Why BHAG goals?  Because we can’t do them without God’s help.  That’s the whole point.  Once you understand that it is literally impossible for you to change the human heart, impossible to transform anyone into a new creature, even impossible to get someone to agree with you about the message of the Bible, you realize that without God, and His intervention, no one will every be saved and all of our efforts at evangelism are useless.  That is when you discover the power of prayer.  The point of trying to do the impossible is to do it in the strength of God and with His anointing.  Of course.

But BHAG goals that are not part of the church?  What about those?

Like what, for example?

Well, like making a million bucks.

Yes, well, why do you want the million bucks?

I suppose to live in a big house and have a secure income for the rest of my life.

Well, everything is spiritual but I think, in this case, it isn’t very pleasing to God.  God sets the overall agenda.  We are here to build the Kingdom of God.  We need a tentmaking business or job, of course, and there is no reason not to excel at it.  But the above discussion simply demonstrates that we don’t know our purpose as a child of God, yet.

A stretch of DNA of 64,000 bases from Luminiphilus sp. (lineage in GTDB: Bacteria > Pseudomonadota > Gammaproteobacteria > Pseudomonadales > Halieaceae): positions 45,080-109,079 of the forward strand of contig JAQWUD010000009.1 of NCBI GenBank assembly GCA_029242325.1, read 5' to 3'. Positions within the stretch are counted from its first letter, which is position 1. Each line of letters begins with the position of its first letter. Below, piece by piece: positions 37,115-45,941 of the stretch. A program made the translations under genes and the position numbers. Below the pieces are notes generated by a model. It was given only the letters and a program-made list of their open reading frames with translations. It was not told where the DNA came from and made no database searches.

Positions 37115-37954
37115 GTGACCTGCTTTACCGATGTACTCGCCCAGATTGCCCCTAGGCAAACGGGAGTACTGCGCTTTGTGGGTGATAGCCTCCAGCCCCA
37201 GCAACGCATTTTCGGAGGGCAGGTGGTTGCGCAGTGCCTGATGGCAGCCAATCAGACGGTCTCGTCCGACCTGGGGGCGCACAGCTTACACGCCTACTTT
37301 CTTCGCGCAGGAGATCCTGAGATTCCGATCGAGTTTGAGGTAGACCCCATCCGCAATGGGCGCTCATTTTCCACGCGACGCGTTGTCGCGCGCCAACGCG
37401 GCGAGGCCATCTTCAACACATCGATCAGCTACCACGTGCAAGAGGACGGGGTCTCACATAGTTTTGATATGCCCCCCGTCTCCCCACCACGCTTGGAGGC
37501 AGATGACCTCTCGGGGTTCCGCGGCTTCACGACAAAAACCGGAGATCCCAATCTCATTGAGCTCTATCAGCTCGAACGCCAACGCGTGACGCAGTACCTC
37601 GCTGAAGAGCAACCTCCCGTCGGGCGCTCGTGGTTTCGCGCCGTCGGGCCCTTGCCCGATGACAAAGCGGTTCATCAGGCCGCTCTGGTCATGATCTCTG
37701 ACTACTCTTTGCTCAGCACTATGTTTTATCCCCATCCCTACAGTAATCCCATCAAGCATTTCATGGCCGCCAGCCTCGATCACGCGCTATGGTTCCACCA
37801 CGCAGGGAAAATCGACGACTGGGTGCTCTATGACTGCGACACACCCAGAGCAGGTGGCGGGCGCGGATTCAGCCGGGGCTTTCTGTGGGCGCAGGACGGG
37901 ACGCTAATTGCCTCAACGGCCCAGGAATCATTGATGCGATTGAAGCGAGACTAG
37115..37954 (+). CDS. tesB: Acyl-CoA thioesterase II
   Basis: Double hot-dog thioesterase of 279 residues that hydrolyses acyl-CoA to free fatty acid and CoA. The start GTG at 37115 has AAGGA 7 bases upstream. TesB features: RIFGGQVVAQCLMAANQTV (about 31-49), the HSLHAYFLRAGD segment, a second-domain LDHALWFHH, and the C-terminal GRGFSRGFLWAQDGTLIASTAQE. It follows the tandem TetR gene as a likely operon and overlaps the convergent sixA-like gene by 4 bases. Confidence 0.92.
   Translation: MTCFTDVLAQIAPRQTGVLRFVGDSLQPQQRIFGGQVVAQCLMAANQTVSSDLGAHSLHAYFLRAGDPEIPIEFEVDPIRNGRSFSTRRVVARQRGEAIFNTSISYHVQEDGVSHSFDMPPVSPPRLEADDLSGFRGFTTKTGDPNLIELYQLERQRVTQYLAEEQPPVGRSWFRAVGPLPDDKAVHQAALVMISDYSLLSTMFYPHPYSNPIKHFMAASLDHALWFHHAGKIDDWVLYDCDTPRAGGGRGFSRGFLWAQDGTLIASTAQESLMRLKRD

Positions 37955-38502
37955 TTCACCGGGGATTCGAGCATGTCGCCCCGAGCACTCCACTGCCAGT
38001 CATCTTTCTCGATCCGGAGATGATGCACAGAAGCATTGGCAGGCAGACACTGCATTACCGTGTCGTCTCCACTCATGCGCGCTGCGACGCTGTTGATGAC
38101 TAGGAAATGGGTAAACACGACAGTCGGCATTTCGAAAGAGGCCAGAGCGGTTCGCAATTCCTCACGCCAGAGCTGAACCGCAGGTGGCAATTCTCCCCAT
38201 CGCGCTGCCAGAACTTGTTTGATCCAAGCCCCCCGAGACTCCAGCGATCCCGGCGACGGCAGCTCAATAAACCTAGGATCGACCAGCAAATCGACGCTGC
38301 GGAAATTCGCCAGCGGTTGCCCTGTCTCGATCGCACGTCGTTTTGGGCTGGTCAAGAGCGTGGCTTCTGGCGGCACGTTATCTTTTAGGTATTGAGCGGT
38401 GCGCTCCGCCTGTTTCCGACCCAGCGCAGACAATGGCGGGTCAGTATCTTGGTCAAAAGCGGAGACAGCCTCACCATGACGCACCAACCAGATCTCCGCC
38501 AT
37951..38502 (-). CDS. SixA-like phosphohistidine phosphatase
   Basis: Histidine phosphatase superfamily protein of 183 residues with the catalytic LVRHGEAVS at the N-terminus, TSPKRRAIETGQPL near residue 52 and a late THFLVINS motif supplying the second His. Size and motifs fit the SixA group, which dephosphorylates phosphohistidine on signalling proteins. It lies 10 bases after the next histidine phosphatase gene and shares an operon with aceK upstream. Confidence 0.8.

On the other hand, someone might say that they want a million bucks because that is what it will take to fund up a foundation in which they can make their living as the director with a normal salary and use the foundation to care for street people in San Francisco.  Well, now.  That is alot better.

And you seem to have a passion for this work.

Yes, I am out there every weekend working with the Salvation Army trying to bring some relief to the homeless but we need more resources.  I know something about business and I have this business idea that may work and it would provide ongoing funding for this cause.

Great.  Get to work.  Everything is spiritual.

In this case, we can certainly pray with open hearts for God’s blessing and increase because the purpose of the resources is to benefit the Kingdom of God while taking care of our own needs in the process.  Well done, thou good and faithful servant.